Adults over 21 would be able to legally buy, possess and smoke marijuana under a bill that survived its first hearing Saturday in the state House of Representatives. The Consumer and Public Affairs Committee voted 3-1 to advance the bill without a recommendation. Sponsored by Rep. Bill McCamley, D-Mesilla Park, House Bill 89 moves ahead to the House Judiciary Committee. His proposal would tax and regulate recreational marijuana, as is done in eight other states, including neighboring Colorado. It would earmark 40 percent of taxes from cannabis sales for education and designate other proceeds to government programs.
Emotional and personal stories filled a legislative hearing room Friday morning before lawmakers voted on party lines to pass a bill to allow aid in dying. The House Health and Human Services Committee voted in favor of HB 171, which would allow terminally ill patients the choice to end their own lives through a lethal dose of prescribed medication. Before the vote, several lawmakers were in tears when discussing personal stories about the issue. Committee Chair Debbie Armstrong, D-Albuquerque, told the committee she cared for four friends and family members as they approached death. Armstrong recounted sleeping at the foot of her friend’s bed, waking every few hours to administer pain medication.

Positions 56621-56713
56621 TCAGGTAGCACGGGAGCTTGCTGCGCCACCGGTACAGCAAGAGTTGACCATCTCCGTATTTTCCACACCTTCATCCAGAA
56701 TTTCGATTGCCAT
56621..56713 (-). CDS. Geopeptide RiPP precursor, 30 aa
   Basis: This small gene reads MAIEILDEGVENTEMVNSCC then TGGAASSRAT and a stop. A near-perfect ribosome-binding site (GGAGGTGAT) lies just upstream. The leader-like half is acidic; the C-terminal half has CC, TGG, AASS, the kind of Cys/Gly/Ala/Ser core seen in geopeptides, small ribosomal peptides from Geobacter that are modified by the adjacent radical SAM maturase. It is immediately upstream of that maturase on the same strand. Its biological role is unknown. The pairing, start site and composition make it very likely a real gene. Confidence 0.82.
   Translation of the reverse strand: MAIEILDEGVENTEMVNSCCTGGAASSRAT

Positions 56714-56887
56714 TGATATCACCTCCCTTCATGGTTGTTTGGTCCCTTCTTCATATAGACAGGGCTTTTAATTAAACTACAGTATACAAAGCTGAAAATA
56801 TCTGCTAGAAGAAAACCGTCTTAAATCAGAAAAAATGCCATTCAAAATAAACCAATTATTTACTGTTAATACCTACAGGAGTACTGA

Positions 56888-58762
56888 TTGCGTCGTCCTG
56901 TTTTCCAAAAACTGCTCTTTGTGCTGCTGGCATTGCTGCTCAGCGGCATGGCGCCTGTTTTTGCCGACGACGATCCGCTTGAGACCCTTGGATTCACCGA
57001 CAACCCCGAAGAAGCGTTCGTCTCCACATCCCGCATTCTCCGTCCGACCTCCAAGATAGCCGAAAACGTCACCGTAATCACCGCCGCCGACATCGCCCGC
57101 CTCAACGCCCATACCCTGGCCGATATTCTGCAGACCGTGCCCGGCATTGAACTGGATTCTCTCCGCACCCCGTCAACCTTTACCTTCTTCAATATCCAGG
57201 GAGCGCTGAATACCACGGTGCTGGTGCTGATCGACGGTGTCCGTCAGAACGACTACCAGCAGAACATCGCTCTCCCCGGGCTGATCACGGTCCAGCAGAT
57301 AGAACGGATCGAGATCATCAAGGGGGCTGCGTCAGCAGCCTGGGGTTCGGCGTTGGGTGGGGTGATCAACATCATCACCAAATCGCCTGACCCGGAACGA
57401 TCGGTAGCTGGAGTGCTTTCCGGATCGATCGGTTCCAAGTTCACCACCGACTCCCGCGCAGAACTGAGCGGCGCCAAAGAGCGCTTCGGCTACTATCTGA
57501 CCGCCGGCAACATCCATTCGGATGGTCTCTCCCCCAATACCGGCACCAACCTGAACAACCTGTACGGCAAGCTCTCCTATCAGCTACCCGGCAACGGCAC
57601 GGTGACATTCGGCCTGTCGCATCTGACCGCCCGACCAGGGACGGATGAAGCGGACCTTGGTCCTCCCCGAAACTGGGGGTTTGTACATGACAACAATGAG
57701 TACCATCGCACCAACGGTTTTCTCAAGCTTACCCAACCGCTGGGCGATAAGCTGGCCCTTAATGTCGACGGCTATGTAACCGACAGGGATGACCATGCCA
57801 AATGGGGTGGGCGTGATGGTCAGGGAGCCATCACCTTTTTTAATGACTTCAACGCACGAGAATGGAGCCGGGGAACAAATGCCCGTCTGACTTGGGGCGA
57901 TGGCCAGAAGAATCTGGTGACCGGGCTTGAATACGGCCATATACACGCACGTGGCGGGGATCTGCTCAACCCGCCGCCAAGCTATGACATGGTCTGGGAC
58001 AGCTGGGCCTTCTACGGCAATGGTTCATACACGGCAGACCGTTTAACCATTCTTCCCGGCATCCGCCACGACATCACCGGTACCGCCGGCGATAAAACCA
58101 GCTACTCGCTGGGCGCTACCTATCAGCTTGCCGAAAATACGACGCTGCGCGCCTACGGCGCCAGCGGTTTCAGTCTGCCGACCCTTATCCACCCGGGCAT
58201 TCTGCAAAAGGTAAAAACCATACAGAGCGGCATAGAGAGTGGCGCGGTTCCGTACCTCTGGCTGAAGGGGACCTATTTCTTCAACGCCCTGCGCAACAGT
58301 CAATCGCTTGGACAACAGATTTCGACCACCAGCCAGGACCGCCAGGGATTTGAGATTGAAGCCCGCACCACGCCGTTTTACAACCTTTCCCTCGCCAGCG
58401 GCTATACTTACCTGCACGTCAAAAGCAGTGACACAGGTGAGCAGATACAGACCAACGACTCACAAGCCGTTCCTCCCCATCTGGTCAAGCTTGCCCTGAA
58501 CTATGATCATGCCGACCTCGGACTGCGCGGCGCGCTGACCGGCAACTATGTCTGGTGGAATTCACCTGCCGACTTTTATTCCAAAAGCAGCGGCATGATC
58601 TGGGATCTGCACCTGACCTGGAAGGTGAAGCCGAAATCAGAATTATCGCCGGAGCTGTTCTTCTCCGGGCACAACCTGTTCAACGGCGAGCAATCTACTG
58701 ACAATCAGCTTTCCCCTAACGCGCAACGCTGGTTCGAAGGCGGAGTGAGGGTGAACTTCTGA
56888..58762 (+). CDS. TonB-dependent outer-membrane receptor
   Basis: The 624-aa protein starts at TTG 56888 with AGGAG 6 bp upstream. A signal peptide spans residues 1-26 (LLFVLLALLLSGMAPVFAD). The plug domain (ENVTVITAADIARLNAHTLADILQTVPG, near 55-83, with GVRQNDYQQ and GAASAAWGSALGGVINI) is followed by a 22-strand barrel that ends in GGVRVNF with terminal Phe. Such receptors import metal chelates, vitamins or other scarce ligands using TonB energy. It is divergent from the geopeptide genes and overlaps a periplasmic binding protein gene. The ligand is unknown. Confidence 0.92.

Members of New Mexico’s citizen Legislature only receive $164 per day for expenses, plus mileage, during the session. But there are other perks to the job. For instance, the industry group called Ski New Mexico last week handed out VIP membership cards to 110 of the 112 state lawmakers, entitling them to two free days of skiing at any of eight ski areas in the state. The total value of the cards was $27,500, according to a lobbyist expense report filed this week by George Brooks, executive director of Ski New Mexico. That expense represented a large portion of the $85,000-plus that lobbyists and the organizations that hire them have reported spending on meals, parties, receptions and gifts for legislators and others so far in the session, which began just over two weeks ago.
As customs officials detained travelers and protesters flowed into airports around the country, U.S. Sen. Martin Heinrich took to Twitter to register his opposition to President Donald Trump’s ban on refugees. “I will not stand aside as the values that created the greatest nation on earth are trampled,” New Mexico’s junior senator wrote Saturday night, adding the tag “#NoBanNoWall.” The response to Heinrich from some on social media users was swift: Tweets are cheap. Do something. In a speech Monday to the New Mexico Legislature, Heinrich responded in harsher terms to the president’s order.